The PowerBook G5 that we waited and waited for never came. Instead we got the MacBook Pro, which at first glance looks suspiciously like a 15-inch aluminum PowerBook G4. However, on the inside, it’s a completely different beast. Intel’s Core Duo processor gives the MacBook Pro a sweet combination of energy efficiency and speed that was never possible from the PowerPC. While this computer is an all around amazing machine, if you are involved in music or video production, it’s likely to be just what you’ve been waiting for.
Studio, broadcast, post production, video
Intel Core Duo 2.16 GHz CPU; 17-inch widescreen display; 667 MHz front side bus and main memorty; PCI Express architecture; FireWire 400, FireWire 800 and USB 2.0 ports; optical digital and analog audio I/O (up to 96 kHz); illuminated keyboard; MagSafe Power Adapter; optional 7,200-rpm hard drive
Apple | 800-692-7753
The MacBook Pro is built around the Intel Core Duo, which packs the power of two processors into a single chip. It provides 2MB of Smart Cache, L2 cache that can be shared between both cores as needed. The MacBook Pro has a front side bus and memory that, at 667 MHz, runs faster than any previous Mac notebook. It’s the first Mac notebook with PCI Express, a Serial ATA hard drive (up to 120 GB), the ATI Mobility Radeon X1600 with up to 256 MB memory on 16-lane PCI Express, ExpressCard/34 slot, dual-link DVI, VGA adapter, FireWire 400, FireWire 800 (17-inch only), and USB 2.0 ports, optical digital and analog audio I/O, built-in microphone and stereo speakers, slot-loading SuperDrive, illuminated keyboard, built-in AirPort Extreme (802.11g), Bluetooth 2.0+EDR, Gigabit Ethernet, and Mac OS X Tiger with iLife ’06.
The 2.16GHz dual-core Intel engine provides up to five times the speed and eight times the graphics bandwidth of the PowerBook G4. The built-in iSight is perfect for instant video conferencing on the move or simply for staying in touch with the kids from the road. It includes Front Row and the Apple Remote, making it possible to play your latest mix version or video edit from anywhere in the room.
Although it looks almost like a PowerBook from a distance, there are several new physical changes to the MacBook Pro that make it attractive; the first is the built-in iSight camera. Although it is barely noticeable, there is an iSight camera built into the thin bezel just above the display, making it possible to have an engineer/producer or producer/record label conference during the day and a chat with the kids at night. iChat AV lets up to four people video chat simultaneously. The camera has surprisingly good video quality, even in low light.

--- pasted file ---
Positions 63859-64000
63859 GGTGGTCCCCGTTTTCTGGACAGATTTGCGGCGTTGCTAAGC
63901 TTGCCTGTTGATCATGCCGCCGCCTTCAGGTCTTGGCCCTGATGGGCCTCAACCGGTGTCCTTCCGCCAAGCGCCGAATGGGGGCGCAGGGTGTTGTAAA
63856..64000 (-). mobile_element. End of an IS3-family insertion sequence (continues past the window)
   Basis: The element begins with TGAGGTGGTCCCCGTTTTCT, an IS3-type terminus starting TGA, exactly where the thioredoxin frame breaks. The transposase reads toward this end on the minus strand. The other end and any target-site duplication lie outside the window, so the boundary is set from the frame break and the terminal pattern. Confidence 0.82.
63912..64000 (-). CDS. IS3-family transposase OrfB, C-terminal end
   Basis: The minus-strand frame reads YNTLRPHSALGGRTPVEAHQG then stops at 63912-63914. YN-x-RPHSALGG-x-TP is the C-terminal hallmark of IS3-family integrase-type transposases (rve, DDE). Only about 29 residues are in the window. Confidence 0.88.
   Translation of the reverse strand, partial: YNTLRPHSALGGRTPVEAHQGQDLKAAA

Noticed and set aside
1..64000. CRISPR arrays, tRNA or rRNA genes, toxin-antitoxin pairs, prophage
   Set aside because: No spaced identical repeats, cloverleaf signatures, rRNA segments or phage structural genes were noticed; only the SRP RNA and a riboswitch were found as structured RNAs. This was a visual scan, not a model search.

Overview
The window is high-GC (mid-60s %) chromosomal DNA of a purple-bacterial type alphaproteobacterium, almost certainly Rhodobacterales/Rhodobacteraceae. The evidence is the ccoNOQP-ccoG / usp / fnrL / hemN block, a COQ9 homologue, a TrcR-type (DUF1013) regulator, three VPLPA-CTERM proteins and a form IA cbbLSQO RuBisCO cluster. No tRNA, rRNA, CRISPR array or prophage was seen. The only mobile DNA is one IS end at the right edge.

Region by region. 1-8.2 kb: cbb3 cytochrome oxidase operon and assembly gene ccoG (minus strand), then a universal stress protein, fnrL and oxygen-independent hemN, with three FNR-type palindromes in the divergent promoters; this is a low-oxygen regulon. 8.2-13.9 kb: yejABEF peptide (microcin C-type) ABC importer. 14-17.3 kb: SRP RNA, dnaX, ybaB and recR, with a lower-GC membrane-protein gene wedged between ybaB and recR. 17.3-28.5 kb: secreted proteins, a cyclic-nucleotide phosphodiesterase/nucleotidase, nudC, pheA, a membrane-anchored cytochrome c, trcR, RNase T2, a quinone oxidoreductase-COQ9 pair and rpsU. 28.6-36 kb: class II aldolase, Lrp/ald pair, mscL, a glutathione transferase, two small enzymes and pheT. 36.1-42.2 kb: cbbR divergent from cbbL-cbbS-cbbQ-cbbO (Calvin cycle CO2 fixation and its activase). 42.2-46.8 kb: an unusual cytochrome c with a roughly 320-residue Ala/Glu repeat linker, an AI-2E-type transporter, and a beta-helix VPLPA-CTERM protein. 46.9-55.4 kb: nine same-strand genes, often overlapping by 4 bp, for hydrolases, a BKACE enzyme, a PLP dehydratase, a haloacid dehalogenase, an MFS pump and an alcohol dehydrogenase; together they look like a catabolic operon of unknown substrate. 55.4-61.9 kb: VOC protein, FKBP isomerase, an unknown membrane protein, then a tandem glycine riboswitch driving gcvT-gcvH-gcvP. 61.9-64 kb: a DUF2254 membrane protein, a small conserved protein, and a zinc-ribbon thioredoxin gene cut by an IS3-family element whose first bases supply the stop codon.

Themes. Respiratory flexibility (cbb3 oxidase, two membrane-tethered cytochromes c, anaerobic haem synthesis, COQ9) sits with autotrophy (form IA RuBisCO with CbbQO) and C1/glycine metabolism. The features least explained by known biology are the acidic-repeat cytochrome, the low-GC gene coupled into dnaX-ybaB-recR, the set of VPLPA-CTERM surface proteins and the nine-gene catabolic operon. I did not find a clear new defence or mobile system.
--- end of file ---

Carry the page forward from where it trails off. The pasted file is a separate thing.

The MacBook Pro now has an optional glossy screen surface that makes blacks blacker and colors richer. There’s been some moaning and groaning about the potential for reflections and glare but in most instances users vastly prefer these screens. The computer’s track pad allows you to scroll by dragging two fingers, not one, across the track pad. This increases work speed, especially when scrolling through web pages and it quickly becomes second nature. Another great feature is that if you touch the pad with two fingers and then press the track pad’s button, you produce what, on a Windows machine, would be a right-click of the mouse.
The ultra-cool MagSafe Power Adapter features a magnetic DC plug that ensures a tight connection and enables a clean break from the power port when there is undue tension. This prevents the computer from being pulled off of a desk when the cord is accidentally tripped over. It also protects the power cord from wear and tear.
Applications that have been updated to run natively on Intel Macs and will also run on PowerPC-based Macs are called Universal Binaries. Thousands of applications are already available in this format, including most of the popular music applications – Logic Pro 7.2, Final Cut Pro, Ableton Live 5, Soundtrack Pro, BIAS Peak Pro 5.2 and Peak LE 5.2, MOTU Digital Performer, Native Instruments Kore and many more. Some companies like Digidesign have decided to code their software natively for Intel Macs rather than creating a Universal Binary version.
For the applications that have not been updated to Universal, Mac OS X 10.4.4 and later versions contain a technology known as Rosetta. You don’t see it and it requires no configuration. It works in the background letting most non-Universal applications run on Intel Macs. It does this by translating older code on the fly, so the applications running under Rosetta run slower. Depending on the application, this may be 20% slower or it may be 200% slower. Forgetting that my version of Reason 3.0 wasn’t Universal Binary I loaded it and assumed that everything was fine but I wasn’t able to play even the simplest song without the application giving me an error. When I realized the Reason was running under Rosetta I downloaded and installed the Universal Binary version and it performed flawlessly.
The computer I tested was the 17-inch MacBook Pro Core Dual/2.16 GHz laptop, the fastest portable Mac ever manufactured. The machine has an optional 7,200-rpm hard drive and a FireWire 800 port that makes it perfectly suited for audio and video production without the use of an external hard drive. Upgrading to a 2.16 GHz Core Duo processor adds $300 to the computer’s cost and adding the 7,200-rpm drive adds another $100 to the price tag.